Like other Polynesians, the islanders built stone images to honour their ancestors. The building of these images became ever more competitive and extravagant, and trees were felled to aid the building faster than they could be replaced. By 1400 the trees and tree pollen had all gone, and, as Wright describes it, “the people who felled the last tree could see it was the last, could know with complete certainty that there would never be another. And they felled it anyway.”
For a generation there was enough wood to carry on erecting the heads and building seaworthy boats. But soon all but scraps of wood were gone. There was no escape. Wars broke out. People starved, and by the time Captain Cook arrived at the end of the 18th century there were just a few “small, lean, timid, and miserable” people left, the sorriest he’d seen in the South Seas. The Easter Islanders had destroyed themselves through “ideological pathology.”
The biggest heads were erected shortly before the collapse, illustrating mankind’s powerful capacity for denial.”Look on my works, ye mighty, and despair,” wrote Shelley in Ozymandias, his poem about the “shattered visage” of the “king of kings.” The planet is littered with the often beautiful remnants of collapsed civilisations.
So will we be any different? “Where are we going?” The difference with our experiment is that we live in a globalised world, and our experiment is thus the last experiment. All of man’s other experiments with civilisation have failed, but might ours succeed? A great advantage we have over our forebears is detailed knowledge of what happened in their experiments. We have the knowledge to save ourselves if we can only apply it.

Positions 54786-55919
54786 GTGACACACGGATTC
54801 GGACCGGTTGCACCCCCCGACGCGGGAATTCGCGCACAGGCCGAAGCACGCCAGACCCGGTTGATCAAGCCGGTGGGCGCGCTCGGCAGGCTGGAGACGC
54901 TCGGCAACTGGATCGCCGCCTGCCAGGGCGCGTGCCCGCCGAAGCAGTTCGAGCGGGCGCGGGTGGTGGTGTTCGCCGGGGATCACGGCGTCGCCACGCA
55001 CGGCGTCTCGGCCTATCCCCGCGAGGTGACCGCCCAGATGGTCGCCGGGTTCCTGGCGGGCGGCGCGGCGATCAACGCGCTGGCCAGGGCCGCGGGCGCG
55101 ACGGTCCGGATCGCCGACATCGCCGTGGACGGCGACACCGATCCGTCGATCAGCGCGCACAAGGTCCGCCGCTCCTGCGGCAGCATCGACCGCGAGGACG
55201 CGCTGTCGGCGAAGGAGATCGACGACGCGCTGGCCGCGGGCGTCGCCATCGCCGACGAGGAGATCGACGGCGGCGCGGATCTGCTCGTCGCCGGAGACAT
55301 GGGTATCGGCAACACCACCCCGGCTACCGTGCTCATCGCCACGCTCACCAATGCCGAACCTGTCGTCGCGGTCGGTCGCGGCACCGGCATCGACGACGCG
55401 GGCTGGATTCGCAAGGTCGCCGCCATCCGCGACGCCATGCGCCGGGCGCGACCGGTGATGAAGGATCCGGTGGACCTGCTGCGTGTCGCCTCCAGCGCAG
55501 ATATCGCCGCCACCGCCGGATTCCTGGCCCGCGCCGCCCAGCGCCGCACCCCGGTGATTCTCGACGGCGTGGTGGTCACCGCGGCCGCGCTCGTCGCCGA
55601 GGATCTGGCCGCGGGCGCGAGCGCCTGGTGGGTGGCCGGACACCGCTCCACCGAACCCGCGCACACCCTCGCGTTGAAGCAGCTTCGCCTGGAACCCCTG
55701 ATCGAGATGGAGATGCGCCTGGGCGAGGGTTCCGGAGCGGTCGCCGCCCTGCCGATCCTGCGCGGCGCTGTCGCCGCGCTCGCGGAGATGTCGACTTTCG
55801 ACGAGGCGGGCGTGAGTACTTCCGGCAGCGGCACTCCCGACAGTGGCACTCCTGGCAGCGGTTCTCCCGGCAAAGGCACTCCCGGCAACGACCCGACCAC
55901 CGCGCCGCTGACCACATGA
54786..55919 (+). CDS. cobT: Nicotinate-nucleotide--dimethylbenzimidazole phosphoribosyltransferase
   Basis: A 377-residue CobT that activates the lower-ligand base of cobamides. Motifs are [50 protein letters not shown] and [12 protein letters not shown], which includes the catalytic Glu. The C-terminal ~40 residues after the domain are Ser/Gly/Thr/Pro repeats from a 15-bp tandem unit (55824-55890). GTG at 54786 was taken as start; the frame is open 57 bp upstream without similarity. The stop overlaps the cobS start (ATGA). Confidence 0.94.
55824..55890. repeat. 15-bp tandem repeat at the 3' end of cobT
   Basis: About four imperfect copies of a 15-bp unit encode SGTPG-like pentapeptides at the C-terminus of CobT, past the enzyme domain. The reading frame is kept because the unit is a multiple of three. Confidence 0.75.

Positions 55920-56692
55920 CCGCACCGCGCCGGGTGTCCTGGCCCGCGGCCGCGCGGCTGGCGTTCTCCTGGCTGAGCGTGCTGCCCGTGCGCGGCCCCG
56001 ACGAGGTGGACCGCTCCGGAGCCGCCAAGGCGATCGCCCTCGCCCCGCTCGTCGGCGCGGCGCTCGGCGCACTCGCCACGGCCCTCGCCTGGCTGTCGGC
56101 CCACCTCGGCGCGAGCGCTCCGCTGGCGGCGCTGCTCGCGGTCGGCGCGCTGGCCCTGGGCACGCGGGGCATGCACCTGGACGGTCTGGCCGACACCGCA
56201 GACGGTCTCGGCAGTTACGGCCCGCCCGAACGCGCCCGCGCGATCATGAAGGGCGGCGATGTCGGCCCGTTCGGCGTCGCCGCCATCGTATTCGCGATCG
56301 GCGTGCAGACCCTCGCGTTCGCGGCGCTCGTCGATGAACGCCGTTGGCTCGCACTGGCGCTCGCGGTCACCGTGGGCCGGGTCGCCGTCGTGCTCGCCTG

The three ingredients of collapse are “the Runaway Train, the Dinosaur, and the House of Cards.” We are surrounded by Runaway Trains–”the rise in population and pollution, the acceleration of technology, and the concentration of wealth and power.” We used 70% of nature’s yearly outputs in the early 60s, 100% in the 80s, and 125% by 1999. The Dinosaur element is going on behaving in the same old way, felling trees, and building giant statues until the last tree is gone. “Our present behaviour,” writes Wright, “is typical of failed societies at the zenith of their greed and arrogance…hostility to change from vested interests, and inertia at all social levels.”
When collapse comes it comes suddenly, the House of Cards effect. Civilisations are very vulnerable when living at their ecological limits. We may fear the world slowly warming, but it may be that droughts, floods, fires, hurricanes, crop failures, new pandemics, mass migrations, and nuclear war over scarce resources will hasten our end. And “wealth is no shield from chaos.”
Wright wisely doesn’t attempt to answer definitively Gauguin’s question of “Where are we headed?” and he sees a brighter future if we can make the “transition from short term to long term thinking, from recklessness and excess to moderation and the precautionary principle….We have the tools and the means to share resources, clean up pollution, dispense basic health care and birth control, and set economic limits in line with natural ones.”
Can we do it? I ended his book thinking not, but I urge you to read this book and see what you think. What I am sure about is that the more people who read this book the greater our chance of long term survival.
You can see some of the best quotes from the book on my Twitter page (Richard56).
Richard Smith was the editor of the BMJ until 2004.